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Business Conference

Problematic Personalities

What is Personality?

Personality is defined as an enduring and stable pattern of thinking, feeling and acting.  Personality is influenced by a combination of heritable (genetic) and environmental factors (e.g. parental consistency). Personality is often separated into two areas:



Describes a person’s mood and general state of being



Describes particular characteristics which capture how a person behaves across differing situations

Personality Disorders

Personality disorders are characteristic ways of thinking, feeling, and behaving that are harmful to the self and or others. They are costly to the community and can cause marked distress via erratic and harmful behaviour. It is estimated that approximately three percent of the general population suffer from a personality disorder, while rates have been show to vary between fifty to eighty percent in some prison populations.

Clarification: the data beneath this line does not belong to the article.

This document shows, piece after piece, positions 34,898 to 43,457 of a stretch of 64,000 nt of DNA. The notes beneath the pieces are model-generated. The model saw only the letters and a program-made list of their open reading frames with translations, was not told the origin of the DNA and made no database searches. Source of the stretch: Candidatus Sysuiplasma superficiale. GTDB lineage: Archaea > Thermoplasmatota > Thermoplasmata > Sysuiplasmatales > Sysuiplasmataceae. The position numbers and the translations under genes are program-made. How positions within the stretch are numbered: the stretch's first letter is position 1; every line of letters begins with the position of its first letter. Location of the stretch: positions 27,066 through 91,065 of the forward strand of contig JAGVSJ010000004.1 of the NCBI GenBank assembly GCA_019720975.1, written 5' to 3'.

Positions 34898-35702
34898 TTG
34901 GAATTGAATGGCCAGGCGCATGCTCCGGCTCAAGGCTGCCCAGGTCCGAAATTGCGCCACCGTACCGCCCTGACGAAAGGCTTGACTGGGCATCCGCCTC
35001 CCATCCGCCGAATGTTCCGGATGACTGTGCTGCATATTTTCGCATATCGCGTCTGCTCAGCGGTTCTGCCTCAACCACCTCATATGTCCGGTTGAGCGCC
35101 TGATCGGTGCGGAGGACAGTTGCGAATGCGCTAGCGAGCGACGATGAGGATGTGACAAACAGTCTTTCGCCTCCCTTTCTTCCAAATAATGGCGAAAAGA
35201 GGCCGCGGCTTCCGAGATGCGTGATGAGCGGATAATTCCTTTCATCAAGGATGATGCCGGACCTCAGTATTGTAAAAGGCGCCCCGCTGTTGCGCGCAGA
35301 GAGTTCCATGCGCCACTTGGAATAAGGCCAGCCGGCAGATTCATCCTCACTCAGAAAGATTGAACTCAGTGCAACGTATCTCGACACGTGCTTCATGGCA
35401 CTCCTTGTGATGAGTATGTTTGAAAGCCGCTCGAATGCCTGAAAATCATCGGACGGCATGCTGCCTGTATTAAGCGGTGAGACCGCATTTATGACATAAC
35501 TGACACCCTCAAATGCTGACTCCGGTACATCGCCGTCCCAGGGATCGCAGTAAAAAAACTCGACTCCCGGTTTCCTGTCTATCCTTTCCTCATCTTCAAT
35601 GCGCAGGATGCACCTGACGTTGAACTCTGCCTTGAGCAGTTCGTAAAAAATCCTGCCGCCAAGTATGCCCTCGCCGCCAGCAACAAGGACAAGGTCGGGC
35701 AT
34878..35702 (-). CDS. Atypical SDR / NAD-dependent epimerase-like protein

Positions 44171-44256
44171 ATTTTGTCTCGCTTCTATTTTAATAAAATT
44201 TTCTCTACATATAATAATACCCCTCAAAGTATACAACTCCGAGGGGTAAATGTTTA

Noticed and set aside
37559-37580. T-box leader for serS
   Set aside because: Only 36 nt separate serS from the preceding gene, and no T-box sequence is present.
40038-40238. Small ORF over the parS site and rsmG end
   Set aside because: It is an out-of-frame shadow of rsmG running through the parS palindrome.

Personality in the Workplace

In workplace setting research has shown that personality influences a range work place outcomes, such as:

-       Creativity and innovation

-       The ability to work in a team

-       Ownership and accountability

-       Commitment and Loyalty

-        The ability to manage stress and  conflict

-       Communication and assertiveness

-       The pursuit of goals and ability to complete tasks

-       The capacity for empathy, understanding, and reflection

Although the prevalence rates of personality disorders across the workplace remains unknown, recent focus has highlighted the significant impact of dark personalities traits on business.  Personality traits exist on a spectrum, with some traits leading to altruistic tendencies, whilst other traits can result in self-centred and selfish behaviour. Due to this, there is an optimal zone of personality traits. At one end, are features referred to as the Light Triad, characterised by a faith in humanity, the belief in goodness, the desire to serve others, and the intention to do good. At the other end of the spectrum are personality traits characterised as the Dark Triad, with traits such as manipulation, cheating, ruthlessness, callousness, and a general disregard for others.

At the problematic end of the spectrum, are personality traits that often cause a variety of issues within the workplace. These problematic traits can include:

  • Grandiosity and absorption

  • Distrusts and suspicion

  • Emotional reactivity and the tendency for drama

  • Antagonism and aggression

  • A lack of empathy and concern for others

  • Manipulation and deceit

  • Tactical and coercive styles of engagement

  • Entitlement and self-centredness

  • Obsession and fixation

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